NFTs, or non-fungible tokens, are the latest hot button issue in the gaming world. Game publishers have begun singing their praises and calling them the future of gaming. In response the gaming community (including game developers) have openly expressed their dissatisfaction with the concept. Since NFTs are officially in the gaming Zeitgeist, it was an expected topic in Electronic Arts’ (EA) earnings call on Tuesday, and surprisingly the company’s CEO says they’re not that into them, for now at least.
In the call, which was transcribed by SeekingAlpha, CEO Andew Wilson was asked, “We’ve seen a lot of venture capital funding into blockchain and NFT gaming, wondering how you’re thinking about those channels eventually and it’s easier to build from within?” Though Wilson waxed corporate for quite some time, he eventually discussed the notion of games having unique, collectible items, and said, “I believe that collectability will continue to be an important part of our industry and the games and experiences that we offer our players. Whether that’s part of the NFT and the blockchain? Well, that remains to be seen.” Expanding on his thoughts, he concluded, “…we want to deliver the best possible player experience we can. And so we’re going to — we will evaluate that over time. But right now, it’s not something that we’re driving on.”
As Wccftech noted, this is an abrupt reversal from the position EA held just a few months ago. When asked about NFTs on the previous earnings call in November, Wilson had this to say, “I do think it will be an important part of the future of our industry. But it’s still early to figure out how that’s going to work. I feel good about our position with respect to that.” He put an even finer point on it by saying, “Is there an opportunity, as we think about NFTs and other digital ecosystems, to expand that value over time?’ I think the short answer to that is yes.”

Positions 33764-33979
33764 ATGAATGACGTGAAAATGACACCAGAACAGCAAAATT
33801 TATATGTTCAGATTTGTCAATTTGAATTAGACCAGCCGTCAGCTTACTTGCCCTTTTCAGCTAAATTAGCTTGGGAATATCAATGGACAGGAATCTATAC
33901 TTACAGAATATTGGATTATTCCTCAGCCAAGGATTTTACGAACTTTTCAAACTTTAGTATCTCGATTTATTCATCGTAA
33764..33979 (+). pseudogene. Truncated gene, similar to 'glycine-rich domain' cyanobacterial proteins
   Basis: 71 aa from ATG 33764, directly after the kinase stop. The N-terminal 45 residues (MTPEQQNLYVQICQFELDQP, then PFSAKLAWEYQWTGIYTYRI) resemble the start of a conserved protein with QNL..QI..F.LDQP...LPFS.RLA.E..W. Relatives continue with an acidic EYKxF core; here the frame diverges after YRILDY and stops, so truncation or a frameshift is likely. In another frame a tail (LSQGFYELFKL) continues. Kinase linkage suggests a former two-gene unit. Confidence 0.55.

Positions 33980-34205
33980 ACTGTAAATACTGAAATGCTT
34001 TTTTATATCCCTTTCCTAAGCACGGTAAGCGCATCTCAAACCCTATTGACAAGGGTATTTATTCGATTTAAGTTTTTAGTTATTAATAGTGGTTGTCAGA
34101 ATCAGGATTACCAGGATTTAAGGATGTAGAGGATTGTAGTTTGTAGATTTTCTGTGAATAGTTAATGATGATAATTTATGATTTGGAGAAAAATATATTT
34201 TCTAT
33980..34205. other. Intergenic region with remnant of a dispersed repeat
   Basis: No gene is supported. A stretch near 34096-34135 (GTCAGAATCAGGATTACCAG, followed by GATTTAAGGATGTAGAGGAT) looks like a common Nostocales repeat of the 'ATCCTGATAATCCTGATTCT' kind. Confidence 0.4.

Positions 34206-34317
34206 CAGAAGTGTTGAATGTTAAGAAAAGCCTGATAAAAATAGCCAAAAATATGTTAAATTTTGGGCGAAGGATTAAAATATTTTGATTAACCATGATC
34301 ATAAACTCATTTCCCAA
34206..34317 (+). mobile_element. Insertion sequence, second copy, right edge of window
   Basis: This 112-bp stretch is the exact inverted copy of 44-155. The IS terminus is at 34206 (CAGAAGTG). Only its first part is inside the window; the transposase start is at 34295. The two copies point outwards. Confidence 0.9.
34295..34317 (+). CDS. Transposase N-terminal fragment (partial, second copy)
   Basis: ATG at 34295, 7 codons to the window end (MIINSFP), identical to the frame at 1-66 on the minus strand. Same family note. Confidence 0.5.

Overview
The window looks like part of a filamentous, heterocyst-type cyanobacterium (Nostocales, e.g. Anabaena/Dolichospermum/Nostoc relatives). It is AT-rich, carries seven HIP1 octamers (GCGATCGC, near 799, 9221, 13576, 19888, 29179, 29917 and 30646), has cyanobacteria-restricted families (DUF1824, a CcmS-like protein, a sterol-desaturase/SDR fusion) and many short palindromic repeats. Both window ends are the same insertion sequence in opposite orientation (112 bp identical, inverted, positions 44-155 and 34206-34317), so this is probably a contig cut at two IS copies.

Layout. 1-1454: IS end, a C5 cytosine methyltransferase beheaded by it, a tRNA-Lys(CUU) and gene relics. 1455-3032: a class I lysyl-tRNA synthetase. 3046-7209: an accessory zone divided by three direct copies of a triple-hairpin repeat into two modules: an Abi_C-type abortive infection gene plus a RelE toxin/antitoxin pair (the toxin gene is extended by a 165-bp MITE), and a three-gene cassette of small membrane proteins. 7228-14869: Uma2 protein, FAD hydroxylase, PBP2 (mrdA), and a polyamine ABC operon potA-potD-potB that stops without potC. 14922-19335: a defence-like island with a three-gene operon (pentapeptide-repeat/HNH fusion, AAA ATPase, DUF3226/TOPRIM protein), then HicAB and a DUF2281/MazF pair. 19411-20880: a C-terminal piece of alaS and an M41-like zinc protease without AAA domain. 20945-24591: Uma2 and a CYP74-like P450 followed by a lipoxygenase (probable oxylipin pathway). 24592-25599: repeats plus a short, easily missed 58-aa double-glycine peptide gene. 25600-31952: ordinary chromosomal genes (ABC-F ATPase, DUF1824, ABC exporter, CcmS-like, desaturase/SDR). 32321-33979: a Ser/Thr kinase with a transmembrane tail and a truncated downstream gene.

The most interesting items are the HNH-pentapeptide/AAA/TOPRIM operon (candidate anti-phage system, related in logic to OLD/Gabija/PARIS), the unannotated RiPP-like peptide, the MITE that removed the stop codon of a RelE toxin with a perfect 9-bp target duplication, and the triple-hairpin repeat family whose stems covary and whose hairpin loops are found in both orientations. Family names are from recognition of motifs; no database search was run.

Though it’s not clear what precisely lead to Wilson’s declaration that the company isn’t “driving on” NFTs right now, it’s possible EA is simply aware of the immediate backlash that other companies have felt upon announcing their expansion into NFTs, as it has been swift and harsh. For example, on Monday Team 17 announced it would be adding NFTs to an upcoming Worms game, only to backtrack 24 hours later and rescind the offering due to the firestorm of controversy, according to Polygon. The same thing happened in December 2021 with GSC Game World, which is creating S.T.A.L.K.E.R. 2: Heart of Chernobyl. Despite promising to “Do NFT right,” the game developer decided to reverse course on adding NFT faces to its upcoming FPS game after, you guessed it, an intense backlash.
As you may recall, this whole brouhaha started in December when Ubisoft announced its new Quartz NFT platform, which came out of the gate with rare gear for Ghost Recon Breakpoint players. Despite the expected revolt from its customers Ubisoft went ahead with the program, and the results were incredibly weak uptake. As we noted at the time, it’s hard to pinpoint the reason for Ubisoft’s lackluster success with its first batch of NFTs, as the game they were offered in is from 2019 and doesn’t have a large player base to start with. Therefore, it’s not clear if people hate NFTs, the game, or both.
It’s not just gamers who are loathe to hear the phrase non-fungible token, but game developers as well. In a recent survey by the organizers of the annual Game Developers Conference (GDC) on the topic of “using cryptocurrency as a payment tool,” 72 percent of respondents listed their studio as “not interested.” In the same survey question, only six percent of developers said they were “very interested.” One of the survey respondents even left a comment, stating, “How this hasn’t been identified as a pyramid scheme is beyond me.”
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